|Navigation: Home => Familie
=> Ginger => Part 2
Last updated: March 28, 2004 Translation by SegwayEuroTour
My travels in the first week lead me to the local tax office (to deliver my tax-estimate), to JessenLenz, Inc. (discussion with Jürgen Lenz), to cbb Software, Inc. (deliver circuit-boards) and to the JABIS engineering company. In the meantime I'm riding with the red key (which allows the highest speed and the smallest curve-radius) and I feel perfectly safe. No unpleasant surprises. Riding is fun, and the toy fulfills what it promised.
For observers this means of transport is on the whole new, they are astounded and dumbfounded, but generally react positively. Many think that I am handicapped. ("What mobility ailment must one actually have to get that prescribed?") A passer-by stops me and starts asking completely to-the-point and very expert questions. He knew the Segway-story and the website of Phillip Torrone (in the meantime unfortunately no longer available). After I let him ride a short distance, he wrote me by e-mail: "That I was impressed with the idea, I had indeed already said. Now that one can try it out in practice, I am totally enthusiastic."
Children and young people learn to ride the fastest. Jella rides completely safely and also has mastered getting off and on when dealing with stairs and curbs. She already complains that she is still only allowed to ride under supervision and with the black key (little straight- and turning-speed). But after her school-friend bungled a braking-maneuver and jumped off the machine while it was going, tripped and fell but also kept holding on to the handlebars, so that the heavy wheels (38 kg) came back and collided with him again, it was clear that this is no sort of danger-free child's toy. But there were no wounds, her friend only came away somewhat scared. The self-balancing feature indeed gives the Segway HT a great degree of built-in safety, but on uneven or slippery ground one can still stumble with the wheels, slip or tip over like with any other vehicle or even when travelling on foot. The safety-video emphatically warns against these dangers.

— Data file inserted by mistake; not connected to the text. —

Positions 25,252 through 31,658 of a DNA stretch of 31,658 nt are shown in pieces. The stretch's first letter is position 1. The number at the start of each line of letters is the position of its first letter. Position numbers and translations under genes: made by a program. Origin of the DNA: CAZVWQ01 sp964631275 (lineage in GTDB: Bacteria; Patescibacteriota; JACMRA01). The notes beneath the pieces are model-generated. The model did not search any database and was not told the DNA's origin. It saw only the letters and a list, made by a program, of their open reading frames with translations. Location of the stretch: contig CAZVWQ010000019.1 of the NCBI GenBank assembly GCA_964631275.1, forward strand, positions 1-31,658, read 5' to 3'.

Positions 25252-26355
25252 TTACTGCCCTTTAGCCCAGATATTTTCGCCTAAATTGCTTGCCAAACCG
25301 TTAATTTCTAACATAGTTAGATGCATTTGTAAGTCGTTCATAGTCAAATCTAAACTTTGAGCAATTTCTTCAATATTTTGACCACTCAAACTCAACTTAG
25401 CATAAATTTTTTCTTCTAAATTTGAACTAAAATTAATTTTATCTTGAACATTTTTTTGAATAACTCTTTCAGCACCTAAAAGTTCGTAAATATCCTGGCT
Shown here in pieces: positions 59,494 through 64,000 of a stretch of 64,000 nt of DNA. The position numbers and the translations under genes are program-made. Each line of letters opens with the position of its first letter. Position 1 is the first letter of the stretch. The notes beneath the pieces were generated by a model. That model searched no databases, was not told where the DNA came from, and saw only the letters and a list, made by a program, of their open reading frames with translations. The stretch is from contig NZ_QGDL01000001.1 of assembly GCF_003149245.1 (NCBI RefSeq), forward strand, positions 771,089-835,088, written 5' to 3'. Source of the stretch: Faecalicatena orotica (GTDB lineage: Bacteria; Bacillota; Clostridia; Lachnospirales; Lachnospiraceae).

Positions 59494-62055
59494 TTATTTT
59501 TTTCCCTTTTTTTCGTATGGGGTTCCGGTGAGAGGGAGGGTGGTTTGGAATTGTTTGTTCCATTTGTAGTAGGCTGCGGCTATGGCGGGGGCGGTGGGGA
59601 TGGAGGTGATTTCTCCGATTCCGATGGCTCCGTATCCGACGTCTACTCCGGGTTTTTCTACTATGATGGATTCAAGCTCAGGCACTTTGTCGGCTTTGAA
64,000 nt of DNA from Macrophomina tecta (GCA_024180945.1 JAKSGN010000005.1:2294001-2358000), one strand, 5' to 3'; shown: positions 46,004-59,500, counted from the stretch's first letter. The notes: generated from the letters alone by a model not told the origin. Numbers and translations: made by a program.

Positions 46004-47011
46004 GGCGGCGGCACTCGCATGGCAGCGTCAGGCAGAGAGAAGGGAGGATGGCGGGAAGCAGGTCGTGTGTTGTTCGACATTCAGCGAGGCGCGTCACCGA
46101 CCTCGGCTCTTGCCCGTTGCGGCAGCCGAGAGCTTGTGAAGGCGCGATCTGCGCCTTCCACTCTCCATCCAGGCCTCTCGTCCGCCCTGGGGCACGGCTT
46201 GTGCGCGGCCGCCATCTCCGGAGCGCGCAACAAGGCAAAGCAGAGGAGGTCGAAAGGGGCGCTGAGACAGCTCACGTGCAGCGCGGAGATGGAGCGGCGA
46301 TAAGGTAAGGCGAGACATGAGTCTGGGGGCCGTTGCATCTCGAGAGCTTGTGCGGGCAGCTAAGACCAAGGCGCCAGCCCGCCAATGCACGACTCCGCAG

The interested glances my way have hardly let up. I am often addressed with questions (How expensive? How fast? How far? Are you engaged this evening?) and so have given many interested people the opportunity for a little test-ride. A few policemen have caught sight of me in the meantime, one even stopped me. He approached me grinning, kept an open mind, and allowed himself to be briefed. After a brief demonstration of the advantages (turning-circle: 0, exhaust: 0, noise: practically 0 . . .) the conversation remained friendly. He recommended that I visit the local police station to find out whether riding on the street didn't require liability insurance or an insurance-certificate-plate and then wished me happy further travels.^
The wheels have practically grown onto my feet. I glide from destination
to destination practically automatically. No problems, accidents, or significant
misadventures. I hardly encounter negative criticism, only a patrol car
team in a bad mood ("You're only allowed to use that at home, in your own
garden.") almost exercised their right of confiscation. But they finally
let things go with a pair of general admonitions, and I was allowed to
proceed on and continue to delight friends and strangers with test-rides.
One thing happened again and again: After the initial insecurity was overcome,
almost all pilots begin to display a very special smile, the "Segway smile."
The riding-pleasure continues uninterrupted. The general interest for the vehicle as well. In the meantime three teams of journalists came by, to report on the new vehicle. The TV report by Mick Locher, broadcast on N24 and Sat1, you can get here for Windows Media Player, either for DSL bandwidth (14MB) or for ISDN bandwith (2 MB, but naturally of rather poor quality).
Continue with Part 3 Back to Part 1 Back to the Survey